Kids can be fickle – one day it is drums, then next day the Tuba. We highly recommend providing your child alternate options for practicing the drums if they are showing an interest that will not only cost you nothing – but will save your sanity with the avoidance of noise. Because drum lessons can be expensive, the options below are just a good way to help you better understand exactly how interested they may be in learning drums.
With the options below your child can start “practicing” and working some important muscles and gaining other experiences that will help them when the time comes to transition to real drums.
Because drums can be pricey we recommend thee options below to allow you to see if they are really interested in the art of drums or if they are just more interested in making lots of noise. Explain to your child that these techniques are a way that even the most professional drummers have used to learn some drum skills and they should be practicing in no time!
A good idea is to give them a “2 month” trial plan using the drumming techniques below. If you see them working on their drum skills using these methods pretty frequently, then making the investment into a great drum set for kids is something you should consider.
Playing on an imaginary set of drums can help improve the muscle tone in a child’s arms and get them used to the motions needed to be a great drum player. I am pretty confident most of us in our lives have played some air drums when our favorite song would come on the radio – for me it was Led Zeppelin or Motley Crew that got those arms waving!
For air drumming, kids will not even need sticks — but some like to have something in their hands, so let them have some sticks or spoons from the kitchen so they can have something to hold. Play some music that features a great drumming portion in it and let them play away in the air.
Remind them to not just focus on the drums — but make believe that there are multiple drum heads or even a symbol or two. This will help them learn to move from side to side and reach while practicing so they get the feel of how a real drum set will be used.
Musical air practice is not a new concept. In some schools that do not have music programs, which we actually hate seeing – they use “air musical play” as a teaching tool. We love what the group called PlayAir is doing for kids in Australia.
There is also a great online lesson on how children can use their bodies as a drum to learn some of the techniques needed to become a good drummer from the people at Little Kids Rock.
Practicing In A Pillow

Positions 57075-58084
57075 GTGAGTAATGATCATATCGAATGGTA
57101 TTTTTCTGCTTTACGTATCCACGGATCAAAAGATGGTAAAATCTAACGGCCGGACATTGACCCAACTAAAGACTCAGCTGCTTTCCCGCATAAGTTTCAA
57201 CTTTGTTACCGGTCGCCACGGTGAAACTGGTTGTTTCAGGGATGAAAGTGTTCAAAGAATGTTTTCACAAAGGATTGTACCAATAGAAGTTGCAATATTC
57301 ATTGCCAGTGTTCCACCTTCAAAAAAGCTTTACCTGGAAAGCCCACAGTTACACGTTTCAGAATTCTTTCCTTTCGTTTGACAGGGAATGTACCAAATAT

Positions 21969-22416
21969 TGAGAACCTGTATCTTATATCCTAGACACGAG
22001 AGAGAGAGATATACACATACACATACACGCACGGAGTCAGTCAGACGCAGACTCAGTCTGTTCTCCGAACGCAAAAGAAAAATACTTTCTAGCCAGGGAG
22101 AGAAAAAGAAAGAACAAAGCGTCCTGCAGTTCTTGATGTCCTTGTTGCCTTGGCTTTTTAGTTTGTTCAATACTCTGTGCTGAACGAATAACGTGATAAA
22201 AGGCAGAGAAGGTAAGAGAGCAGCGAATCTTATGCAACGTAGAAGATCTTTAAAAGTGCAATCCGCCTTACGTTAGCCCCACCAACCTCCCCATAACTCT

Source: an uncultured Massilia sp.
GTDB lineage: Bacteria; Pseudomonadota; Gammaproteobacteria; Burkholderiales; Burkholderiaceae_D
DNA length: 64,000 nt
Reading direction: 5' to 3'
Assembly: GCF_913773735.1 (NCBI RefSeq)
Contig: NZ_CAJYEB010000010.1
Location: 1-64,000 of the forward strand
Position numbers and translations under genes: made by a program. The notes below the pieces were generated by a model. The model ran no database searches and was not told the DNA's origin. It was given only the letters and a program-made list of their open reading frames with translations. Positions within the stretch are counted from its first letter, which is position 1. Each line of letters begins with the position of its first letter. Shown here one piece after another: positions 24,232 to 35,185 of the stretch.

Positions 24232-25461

This is probably a more popular option with smaller kids since they are more likely to just want to hit things! This can be as easy as finding a couple of sticks or kitchen items like spoons to help them learn to “hold” a stick so to speak and understand the estimated force they will need to hit a drumhead.
One of the real benefits of the pillow method of practicing drums for kids is how it helps with their speed and dexterity. The repetitiveness of the motions and daily working of the muscles will help them prepare for the real drum set!
Below is an example – Genevea is 7 years old and works hard at improving her control and speed and you can see how she gains both with practice…practice…….PRACTICE!
Online Apps & Games
With kids being smarter and more advanced than ever — having even the littlest drummers start online is a really great option! There are a lot of websites and apps for kids that can help them improve their drumming skills and entertain as well.
One of our favorites is Drum Session by KornmanGames. It is an easy to use website that allows kids to simply click numbers or use the mouse to work the different drums and cymbals. They can create their own beats and have lots of fun being creative! Another similar website option for playing the drums is the Virtual Drums on OY1.com.
If you prefer to have an “on the go” option there are a few apps for drummers that are also great. Drum Set is an Android app that allows kids to play along to their favorite songs. Drums is a pay to play app that is for iPhone and iPads and is similar to the Drum Set for Android. Parents may need to help younger drum enthusiasts get it going, but this could be a lot of fun and build a lot of skills!
Pots and Pans
Never underestimate the value of the good old pots and pans for the youngest drummers. Different pots make different noises – so set out a few, offer up some wooden spoons and let them “bang on the drums all day”. This is the perfect option for toddlers as it will teach them the dexterity needed to hold a drumstick properly and it will help them identify the different sounds different pots can make.
To make it more interesting let them hit the pots and pans with metal spoons and even plastic spoons to allow them to make different sounds.
Set out a few plastic bowls as well for some added fun and to teach them more about the sound differentiation between different